Quoting the Nobel Laureate Prof. Wangari Maathai, Founder - The Green Belt Movement, ‘if we take care of the environment, it will take care of us, but if we don’t it will kill us’. She also said that ‘we see carcasses of animals everywhere….we can see carcasses of people everywhere’. How true! We have seen communities loose thousands of animals, and Kenyans die of hunger in the recent times in places there used to receive good amounts of rainfall, or of floods in areas with no history of flooding. What happened? 'Climate and environmental change.'...of course, in America and China, probably, but most of 'it' right here at home!  We have cut down trees indiscriminately and wantonly destroyed every aspect of our environment, and have eroded our only buffer to environmental woes. With no trees and our soils capped, rain water cannot recharge the ground water table, and every rain drop runs off. Two drops carries off the top soil, ten drops sweeps animals and people. And ‘as a nation’s soil goes, so goes the nation’. As Kenya loses her soil, it is simultaneously loosing the means to feed herself. We then go begging for food while we can strategically expect and  plan for sub-normal situations. Dams and lakes are slowly but surely turning into marshes following heavy siltation, and reduced in-flows. Biodiversity (plants and animals) that forms a basis of our robust tourism industry is in the process not spared. We are indeed destroying Mother Nature at our own peril.

Sunday, July 3, 2011

0 Eat Mother Nature at your own peril

'It's Our Turn To Eat!' or so Michela Wrong's Githongo story went! Back to our subject, Mother Nature is calm, serene and cool and will not raise a finger as we go about destroying her. We can almost have our field day on it, excising and clearing forests to grow tea,  'that it's better than the trees', doing legal and illegal logging, burning charcoal, cultivating up-slope and on the river-banks, approving buildings in urban riparian areas and on top of rivers, building roads through wetlands and dying to justify it, tolerating people in the forests and debating all the year-long how to compensate them, and whether their Title Deeds are legal or fake, Okaying projects in highly fragile ecosystems – that they will produce sweeter sugar than where sugar normally grows, and clearing forests to build a dams for HEP Plants, as if the dams will not 'need the forests', and so goes the wanton destruction of Kenya’s environment without any thought of tomorrow. EIA  is free public show. 'Watoto kaeni chini' Factual Films presents......'Myopic Action'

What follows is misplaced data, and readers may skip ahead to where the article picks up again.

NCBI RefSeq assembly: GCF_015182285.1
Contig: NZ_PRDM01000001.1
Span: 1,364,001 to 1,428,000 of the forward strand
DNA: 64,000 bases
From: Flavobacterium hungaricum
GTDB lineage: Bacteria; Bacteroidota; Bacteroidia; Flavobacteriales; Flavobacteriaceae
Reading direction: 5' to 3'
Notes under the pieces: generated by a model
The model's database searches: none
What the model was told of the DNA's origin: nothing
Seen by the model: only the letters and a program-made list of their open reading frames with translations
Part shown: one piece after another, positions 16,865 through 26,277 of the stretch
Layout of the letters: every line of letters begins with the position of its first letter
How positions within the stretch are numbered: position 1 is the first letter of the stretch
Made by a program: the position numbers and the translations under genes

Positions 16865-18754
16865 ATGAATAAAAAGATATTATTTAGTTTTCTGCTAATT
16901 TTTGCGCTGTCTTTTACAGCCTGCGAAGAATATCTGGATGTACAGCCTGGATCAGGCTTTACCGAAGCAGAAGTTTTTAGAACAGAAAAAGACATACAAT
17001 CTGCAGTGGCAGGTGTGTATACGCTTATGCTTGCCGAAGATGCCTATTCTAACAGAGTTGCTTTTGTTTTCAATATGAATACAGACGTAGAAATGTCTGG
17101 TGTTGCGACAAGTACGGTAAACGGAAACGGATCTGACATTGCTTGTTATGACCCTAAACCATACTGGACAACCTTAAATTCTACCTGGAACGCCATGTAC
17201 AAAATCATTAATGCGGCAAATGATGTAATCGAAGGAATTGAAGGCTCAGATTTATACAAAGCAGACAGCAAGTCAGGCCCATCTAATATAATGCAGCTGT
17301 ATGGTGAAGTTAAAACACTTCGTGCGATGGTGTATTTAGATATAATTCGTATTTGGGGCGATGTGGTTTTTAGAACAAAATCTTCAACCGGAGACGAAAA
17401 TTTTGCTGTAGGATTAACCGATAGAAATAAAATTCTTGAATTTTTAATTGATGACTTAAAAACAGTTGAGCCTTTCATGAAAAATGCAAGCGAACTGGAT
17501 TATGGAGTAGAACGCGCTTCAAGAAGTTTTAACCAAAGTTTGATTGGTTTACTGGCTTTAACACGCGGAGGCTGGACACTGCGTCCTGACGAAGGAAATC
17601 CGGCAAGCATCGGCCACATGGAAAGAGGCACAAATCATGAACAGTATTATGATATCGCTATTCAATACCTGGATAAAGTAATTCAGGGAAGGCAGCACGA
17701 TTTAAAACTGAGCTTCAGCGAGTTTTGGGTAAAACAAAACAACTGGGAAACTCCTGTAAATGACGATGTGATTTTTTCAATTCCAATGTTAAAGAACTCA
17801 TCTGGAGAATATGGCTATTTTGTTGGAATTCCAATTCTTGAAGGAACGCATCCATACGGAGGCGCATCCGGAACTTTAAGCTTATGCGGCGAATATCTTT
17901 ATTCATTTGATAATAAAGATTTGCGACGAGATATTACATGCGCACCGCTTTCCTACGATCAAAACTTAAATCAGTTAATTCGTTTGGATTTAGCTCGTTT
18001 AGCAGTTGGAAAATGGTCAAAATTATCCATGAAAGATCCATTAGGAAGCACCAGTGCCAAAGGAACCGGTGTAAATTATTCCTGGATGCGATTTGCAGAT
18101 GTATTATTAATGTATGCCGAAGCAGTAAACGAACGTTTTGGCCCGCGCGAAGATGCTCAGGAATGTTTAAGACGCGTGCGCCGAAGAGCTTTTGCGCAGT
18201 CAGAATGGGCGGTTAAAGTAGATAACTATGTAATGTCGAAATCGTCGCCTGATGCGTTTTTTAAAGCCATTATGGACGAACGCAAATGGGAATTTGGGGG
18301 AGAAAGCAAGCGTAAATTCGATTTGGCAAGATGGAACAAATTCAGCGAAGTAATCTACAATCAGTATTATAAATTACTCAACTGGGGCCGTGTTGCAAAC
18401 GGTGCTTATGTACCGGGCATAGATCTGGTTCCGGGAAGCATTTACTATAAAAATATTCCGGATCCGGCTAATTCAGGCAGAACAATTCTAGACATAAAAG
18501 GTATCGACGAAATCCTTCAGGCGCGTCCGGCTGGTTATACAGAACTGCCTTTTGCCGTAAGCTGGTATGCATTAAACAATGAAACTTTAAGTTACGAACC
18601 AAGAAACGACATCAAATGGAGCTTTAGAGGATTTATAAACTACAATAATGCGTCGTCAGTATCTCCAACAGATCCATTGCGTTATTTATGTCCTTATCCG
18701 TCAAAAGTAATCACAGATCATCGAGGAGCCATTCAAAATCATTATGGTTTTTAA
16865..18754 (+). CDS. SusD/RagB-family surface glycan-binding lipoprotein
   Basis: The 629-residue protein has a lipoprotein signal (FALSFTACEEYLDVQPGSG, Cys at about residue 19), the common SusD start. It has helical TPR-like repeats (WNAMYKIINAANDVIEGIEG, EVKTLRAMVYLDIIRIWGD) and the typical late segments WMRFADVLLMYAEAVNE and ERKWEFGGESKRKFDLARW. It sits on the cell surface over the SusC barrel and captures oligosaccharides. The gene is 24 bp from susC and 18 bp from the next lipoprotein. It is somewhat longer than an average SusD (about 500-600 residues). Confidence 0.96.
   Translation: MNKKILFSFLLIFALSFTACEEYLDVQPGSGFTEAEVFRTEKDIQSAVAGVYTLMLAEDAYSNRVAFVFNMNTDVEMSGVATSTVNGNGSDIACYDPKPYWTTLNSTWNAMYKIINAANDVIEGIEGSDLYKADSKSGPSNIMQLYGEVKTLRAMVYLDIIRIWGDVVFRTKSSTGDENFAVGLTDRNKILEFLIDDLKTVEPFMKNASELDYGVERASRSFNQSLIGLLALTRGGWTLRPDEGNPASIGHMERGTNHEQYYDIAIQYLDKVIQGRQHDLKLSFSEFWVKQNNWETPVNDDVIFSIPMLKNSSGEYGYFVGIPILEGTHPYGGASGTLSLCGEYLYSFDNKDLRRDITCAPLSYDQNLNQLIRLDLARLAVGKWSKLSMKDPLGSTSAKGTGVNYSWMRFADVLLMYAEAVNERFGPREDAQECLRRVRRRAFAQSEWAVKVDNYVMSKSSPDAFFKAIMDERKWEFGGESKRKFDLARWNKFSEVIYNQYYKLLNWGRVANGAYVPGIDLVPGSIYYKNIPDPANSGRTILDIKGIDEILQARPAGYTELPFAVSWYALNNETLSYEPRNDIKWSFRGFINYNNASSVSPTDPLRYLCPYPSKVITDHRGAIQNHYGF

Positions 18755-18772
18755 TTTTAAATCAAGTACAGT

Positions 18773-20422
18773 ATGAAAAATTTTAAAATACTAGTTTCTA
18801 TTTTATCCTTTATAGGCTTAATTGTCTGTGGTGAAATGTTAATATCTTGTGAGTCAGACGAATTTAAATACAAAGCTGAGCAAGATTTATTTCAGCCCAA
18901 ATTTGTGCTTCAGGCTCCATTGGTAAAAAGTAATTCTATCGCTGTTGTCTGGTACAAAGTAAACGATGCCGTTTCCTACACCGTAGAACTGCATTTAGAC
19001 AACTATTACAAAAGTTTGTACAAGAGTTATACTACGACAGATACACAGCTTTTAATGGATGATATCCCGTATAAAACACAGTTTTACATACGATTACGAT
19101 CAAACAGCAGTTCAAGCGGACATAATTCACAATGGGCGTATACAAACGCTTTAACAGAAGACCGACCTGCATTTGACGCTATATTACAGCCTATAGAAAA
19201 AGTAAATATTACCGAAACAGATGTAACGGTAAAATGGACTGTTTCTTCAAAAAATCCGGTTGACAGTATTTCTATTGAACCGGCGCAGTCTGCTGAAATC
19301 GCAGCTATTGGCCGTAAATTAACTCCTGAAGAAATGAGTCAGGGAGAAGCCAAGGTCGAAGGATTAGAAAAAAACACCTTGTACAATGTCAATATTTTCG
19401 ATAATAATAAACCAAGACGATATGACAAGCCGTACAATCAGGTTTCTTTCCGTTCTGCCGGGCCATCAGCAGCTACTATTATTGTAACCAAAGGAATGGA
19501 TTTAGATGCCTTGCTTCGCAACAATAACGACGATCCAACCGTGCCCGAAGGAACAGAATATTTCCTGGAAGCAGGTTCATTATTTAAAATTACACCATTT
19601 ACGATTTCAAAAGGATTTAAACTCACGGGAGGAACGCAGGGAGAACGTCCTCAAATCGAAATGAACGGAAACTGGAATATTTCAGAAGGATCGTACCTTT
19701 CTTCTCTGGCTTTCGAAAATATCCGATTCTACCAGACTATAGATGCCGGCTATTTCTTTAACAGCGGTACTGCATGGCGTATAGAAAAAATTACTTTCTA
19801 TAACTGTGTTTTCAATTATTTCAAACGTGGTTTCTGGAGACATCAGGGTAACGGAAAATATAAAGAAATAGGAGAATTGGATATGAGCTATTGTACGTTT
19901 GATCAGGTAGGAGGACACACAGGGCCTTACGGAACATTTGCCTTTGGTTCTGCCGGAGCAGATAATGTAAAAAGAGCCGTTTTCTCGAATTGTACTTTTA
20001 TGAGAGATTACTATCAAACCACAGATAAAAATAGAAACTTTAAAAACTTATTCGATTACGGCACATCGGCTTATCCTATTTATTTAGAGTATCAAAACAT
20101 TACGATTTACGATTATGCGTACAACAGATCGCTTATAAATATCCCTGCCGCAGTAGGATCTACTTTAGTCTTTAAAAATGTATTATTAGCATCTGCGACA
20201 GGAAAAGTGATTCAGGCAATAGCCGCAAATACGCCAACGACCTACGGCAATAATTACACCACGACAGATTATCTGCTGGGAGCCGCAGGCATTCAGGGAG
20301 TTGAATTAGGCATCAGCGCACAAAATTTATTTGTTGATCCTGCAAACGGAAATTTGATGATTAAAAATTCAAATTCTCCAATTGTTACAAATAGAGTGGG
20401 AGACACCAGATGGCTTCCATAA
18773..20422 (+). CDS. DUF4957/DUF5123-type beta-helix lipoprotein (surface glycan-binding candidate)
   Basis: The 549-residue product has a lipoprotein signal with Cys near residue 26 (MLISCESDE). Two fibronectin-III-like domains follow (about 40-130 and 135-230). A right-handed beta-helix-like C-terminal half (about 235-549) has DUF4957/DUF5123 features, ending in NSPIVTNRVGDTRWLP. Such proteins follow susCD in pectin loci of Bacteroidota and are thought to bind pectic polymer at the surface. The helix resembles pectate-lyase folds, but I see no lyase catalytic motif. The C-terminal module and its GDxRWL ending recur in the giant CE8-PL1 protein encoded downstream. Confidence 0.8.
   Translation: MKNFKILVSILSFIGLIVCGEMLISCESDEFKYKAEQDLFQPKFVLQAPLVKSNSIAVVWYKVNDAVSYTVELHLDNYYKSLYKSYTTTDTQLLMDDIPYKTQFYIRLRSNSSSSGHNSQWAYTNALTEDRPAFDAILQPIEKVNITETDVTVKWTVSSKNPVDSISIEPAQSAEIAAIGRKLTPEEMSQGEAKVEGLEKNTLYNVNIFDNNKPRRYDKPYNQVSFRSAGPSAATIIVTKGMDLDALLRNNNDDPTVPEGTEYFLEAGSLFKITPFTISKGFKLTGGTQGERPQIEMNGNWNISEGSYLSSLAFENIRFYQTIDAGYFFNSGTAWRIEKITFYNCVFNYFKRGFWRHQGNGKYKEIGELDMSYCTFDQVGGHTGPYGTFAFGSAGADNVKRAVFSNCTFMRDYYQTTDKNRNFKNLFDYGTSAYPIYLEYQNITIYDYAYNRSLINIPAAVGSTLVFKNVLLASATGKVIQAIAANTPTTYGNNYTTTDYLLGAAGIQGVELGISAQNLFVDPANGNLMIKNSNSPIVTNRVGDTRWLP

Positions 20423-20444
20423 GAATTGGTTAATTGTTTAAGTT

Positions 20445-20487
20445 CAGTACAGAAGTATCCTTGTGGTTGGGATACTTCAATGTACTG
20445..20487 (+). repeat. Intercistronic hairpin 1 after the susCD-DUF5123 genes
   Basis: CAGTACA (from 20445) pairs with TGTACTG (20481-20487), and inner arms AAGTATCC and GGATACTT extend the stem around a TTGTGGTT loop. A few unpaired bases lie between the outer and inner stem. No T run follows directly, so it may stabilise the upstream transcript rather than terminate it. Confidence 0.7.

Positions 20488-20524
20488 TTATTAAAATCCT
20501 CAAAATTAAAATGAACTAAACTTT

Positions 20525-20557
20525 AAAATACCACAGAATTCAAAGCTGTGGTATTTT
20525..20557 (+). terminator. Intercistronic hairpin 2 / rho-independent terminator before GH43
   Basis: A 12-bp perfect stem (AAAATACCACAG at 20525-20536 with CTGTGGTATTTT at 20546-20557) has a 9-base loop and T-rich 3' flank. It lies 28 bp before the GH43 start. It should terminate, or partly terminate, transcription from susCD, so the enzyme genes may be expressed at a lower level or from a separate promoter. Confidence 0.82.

It is like eating poison! Then Grrrrrrrrrh*&^%, Mother Nature wakes up and fights back. Rains starts to fail, becomes more unpredictable, unreliable and scarce, rivers dries up, thus no water in the taps – meaning increased risks for preventable diseases like cholera, dysentery and others especially to the many Kenyans living under a dollar a day, no water for irrigation - thus no food and the government has to look up for like KES 37 Billion to fund food budget (and because donors know it is us partly to blame, and partly climate change which is not a domain of Kenya alone, they are slow in responding to aid). For many are good at preventing fires in the first place, not quenching them when it is too late; no electricity as Masinga HEP Plant shuts down among others – meaning industries runs sub-optimally thus has to cut jobs.
While degrading our environment, it’s like we have been eating poison; then we start writhing in pain as the active ingredients starts to work on our bodies. Depending on the dosage, we die or thereafter live with damaged organs. Restoration while possible cannot take back an ecosystem like Mau Forest Complex to where it was before the ‘plunder’. But it is the noblest thing we can do and forever cherish.

Saturday, July 2, 2011

0 Constituency Environmental Committee (CEC) and Constituency Environmental Inspector (CEI): Terms of Reference

The Constituency Environmental Committee (CEC), terms of reference shall include:

·         Regularly consult and discuss with the local people in Location-based meetings on the priority areas that the fund can take care of with sole aim of restoring and protecting the environment.
·         Administer the Constituency Environment Fund (CEF) at constituency level
·         Vet and hire Constituency Environmental Inspectors (CEIs) and Assistant CEIs
·         Vet and fund environmental-based proposals for Youth and Women Projects
·         Report regularly to the treasury (or any other appropriate body) on the use of the allocated funding.
·         Carry out biannual internal and annual external audit of funds allocated to CEF.

The Constituency Environmental Inspector (CEI), terms of reference shall include:

·         Keep a registry and a data base of all the project being undertaken by the CEF in his or her respective constituency, their status (completed, on-going, targeted, suggested etc) and specific remarks for each one of them,
·         Keep a registry of all the leases (private wetland leased out to CEF), their status (stopped, on-going, targeted, proposed, etc) and specific remarks on each one of them,
·         Keep a photographic database of ‘before’ and ‘after‘ intervention in each project of lease,
·         Visit the intervention areas regularly (assisted by the Assistant CEIs), to inspect if parties are adhering to their terms of the agreement in case of a lease.